"Warning! Stormwater discharge area may be contaminated by discharge from pipe. Swimming is not recommended within 200 feet of this sign during active discharge"
You live on a rural island. You poop. You flush. Does your island have a sewage treatment plant? Is your plant large enough to deal with the influx of tourists that increases the population of your island by an order of magnitude in the summer? Ever stop to look at the metal pipes on your island’s beach to see what was coming out? More than likely, there’s an ocean outfall involved in your island’s wastewater treatment plan. It may only be for overflow, but it’s an option.
What does “ocean outfall” really mean? Well, often it means raw sewage is dumped into the coastal environment that we all love to swim in. Read More
Sedimentation in the Chesapeake - look at the brown toward the headwaters. Found at nasa.gov
Rocks erode, travel down rivers and eventually in the form of small particles, settle in river deltas and estuaries. Even smaller pieces can be carried hundreds of miles into the ocean. It’s all part of the natural process of sedimentation, but like many other natural cycles, this one has been hijacked by human activities. Development, agriculture, channelization of streams, damming and many other practices change the natural course of sediment in the coastal oceans more than the ecosystem can handle.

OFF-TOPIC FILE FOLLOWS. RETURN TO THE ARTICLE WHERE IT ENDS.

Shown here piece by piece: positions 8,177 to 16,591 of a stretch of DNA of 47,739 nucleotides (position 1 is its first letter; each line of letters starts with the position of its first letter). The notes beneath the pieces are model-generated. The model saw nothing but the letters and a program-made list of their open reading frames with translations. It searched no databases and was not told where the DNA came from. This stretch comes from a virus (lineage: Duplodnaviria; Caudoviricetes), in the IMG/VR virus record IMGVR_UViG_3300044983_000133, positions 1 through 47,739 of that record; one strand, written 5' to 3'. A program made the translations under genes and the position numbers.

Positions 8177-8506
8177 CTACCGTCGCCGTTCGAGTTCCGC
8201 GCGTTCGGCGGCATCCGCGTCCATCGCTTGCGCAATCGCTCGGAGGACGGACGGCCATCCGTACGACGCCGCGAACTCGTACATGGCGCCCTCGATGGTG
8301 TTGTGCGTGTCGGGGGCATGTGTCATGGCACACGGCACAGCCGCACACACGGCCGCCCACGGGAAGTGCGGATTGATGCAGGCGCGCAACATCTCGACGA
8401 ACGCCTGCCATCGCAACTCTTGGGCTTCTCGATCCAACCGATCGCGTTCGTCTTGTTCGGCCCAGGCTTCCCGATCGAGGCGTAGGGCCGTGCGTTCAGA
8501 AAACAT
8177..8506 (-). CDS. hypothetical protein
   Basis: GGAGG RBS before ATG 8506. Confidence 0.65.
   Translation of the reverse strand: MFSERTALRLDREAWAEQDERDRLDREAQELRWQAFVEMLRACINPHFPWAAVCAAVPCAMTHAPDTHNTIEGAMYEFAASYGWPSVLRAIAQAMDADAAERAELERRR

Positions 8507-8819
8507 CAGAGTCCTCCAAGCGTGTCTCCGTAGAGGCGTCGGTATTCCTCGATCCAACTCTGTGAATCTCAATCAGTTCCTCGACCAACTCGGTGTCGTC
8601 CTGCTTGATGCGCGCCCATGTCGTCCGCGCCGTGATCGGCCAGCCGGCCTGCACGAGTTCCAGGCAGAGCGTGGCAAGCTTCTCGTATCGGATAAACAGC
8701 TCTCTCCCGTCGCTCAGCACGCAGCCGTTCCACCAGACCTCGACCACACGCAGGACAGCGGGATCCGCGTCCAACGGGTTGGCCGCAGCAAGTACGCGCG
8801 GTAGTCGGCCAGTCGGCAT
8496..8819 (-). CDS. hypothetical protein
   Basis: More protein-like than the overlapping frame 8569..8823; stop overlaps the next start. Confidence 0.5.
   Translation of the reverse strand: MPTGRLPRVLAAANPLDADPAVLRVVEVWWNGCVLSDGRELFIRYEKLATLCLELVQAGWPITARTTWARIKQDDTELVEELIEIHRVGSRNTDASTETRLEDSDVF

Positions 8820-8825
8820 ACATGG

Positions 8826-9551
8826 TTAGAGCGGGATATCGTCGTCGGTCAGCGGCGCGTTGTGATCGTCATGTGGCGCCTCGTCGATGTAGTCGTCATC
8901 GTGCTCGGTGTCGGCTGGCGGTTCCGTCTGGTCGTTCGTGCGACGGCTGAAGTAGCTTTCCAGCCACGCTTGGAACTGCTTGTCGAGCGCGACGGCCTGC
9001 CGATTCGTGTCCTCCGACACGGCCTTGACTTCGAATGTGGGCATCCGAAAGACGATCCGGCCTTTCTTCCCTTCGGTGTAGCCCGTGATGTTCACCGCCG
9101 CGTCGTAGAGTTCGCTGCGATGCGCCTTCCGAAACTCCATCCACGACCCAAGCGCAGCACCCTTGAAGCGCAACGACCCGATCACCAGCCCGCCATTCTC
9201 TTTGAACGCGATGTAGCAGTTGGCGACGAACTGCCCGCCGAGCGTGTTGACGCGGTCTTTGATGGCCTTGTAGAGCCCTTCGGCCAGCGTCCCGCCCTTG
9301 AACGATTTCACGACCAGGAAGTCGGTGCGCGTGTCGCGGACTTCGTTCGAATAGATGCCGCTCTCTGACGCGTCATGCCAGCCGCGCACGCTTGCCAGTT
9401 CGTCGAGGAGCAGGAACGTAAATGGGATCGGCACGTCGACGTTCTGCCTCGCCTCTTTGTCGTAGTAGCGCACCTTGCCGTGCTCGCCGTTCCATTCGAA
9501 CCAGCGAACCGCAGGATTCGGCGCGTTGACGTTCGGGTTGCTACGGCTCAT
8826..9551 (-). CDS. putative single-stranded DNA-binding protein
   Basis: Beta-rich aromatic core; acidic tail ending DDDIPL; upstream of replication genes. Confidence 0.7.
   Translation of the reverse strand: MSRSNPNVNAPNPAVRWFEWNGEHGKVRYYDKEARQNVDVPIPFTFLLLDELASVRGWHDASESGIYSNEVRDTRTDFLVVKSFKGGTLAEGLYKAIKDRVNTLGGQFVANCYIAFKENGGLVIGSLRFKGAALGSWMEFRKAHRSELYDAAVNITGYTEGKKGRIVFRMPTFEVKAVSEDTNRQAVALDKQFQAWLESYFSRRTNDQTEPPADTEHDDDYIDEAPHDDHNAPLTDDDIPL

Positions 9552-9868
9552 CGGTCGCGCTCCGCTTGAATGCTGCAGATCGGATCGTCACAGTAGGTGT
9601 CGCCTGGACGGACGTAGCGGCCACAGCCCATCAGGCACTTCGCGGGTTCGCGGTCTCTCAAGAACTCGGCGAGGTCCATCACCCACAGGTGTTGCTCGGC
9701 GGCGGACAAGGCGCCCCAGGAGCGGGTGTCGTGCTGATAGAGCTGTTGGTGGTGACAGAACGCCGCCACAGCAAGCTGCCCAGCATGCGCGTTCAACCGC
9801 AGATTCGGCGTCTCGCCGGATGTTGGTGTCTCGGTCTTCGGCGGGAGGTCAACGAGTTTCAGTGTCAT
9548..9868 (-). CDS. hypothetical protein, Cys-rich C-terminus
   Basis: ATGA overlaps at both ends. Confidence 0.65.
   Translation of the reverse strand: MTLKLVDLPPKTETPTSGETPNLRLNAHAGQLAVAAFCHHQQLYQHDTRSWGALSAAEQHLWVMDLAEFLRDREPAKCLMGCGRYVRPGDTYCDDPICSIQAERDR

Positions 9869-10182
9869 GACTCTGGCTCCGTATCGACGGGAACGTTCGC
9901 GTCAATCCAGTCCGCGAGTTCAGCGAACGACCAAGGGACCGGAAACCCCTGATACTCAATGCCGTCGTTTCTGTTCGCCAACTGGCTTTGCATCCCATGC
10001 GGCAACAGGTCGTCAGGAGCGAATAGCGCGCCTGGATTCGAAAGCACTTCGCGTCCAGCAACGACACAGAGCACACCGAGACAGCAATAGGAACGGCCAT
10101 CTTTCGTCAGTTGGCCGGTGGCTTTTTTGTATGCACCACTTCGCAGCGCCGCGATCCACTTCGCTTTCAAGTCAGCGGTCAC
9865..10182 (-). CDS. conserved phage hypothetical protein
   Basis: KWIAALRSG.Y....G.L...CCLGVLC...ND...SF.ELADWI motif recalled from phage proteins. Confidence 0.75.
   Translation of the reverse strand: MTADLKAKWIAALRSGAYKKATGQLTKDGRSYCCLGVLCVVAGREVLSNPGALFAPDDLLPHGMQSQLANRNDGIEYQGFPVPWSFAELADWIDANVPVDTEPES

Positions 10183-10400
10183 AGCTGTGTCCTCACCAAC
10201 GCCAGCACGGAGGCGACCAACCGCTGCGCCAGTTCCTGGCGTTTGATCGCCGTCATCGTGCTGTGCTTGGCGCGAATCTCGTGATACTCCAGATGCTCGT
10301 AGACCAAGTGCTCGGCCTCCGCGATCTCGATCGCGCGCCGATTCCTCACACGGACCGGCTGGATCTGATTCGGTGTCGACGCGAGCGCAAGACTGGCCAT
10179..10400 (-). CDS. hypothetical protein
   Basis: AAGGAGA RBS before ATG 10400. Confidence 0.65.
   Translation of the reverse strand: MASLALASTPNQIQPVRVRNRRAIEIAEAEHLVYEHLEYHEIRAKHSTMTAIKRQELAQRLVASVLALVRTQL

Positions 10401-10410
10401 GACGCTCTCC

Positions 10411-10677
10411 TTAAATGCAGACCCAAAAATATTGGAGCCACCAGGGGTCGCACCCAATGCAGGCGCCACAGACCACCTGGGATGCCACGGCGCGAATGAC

These changes can either be a drastic increase in sediment runoff from upstream sources or a complete deprivation of naturally occurring deltas. In addition, many pollutants cling to these sediment particles so that changing the location of the sediment also shifts the location of pollution.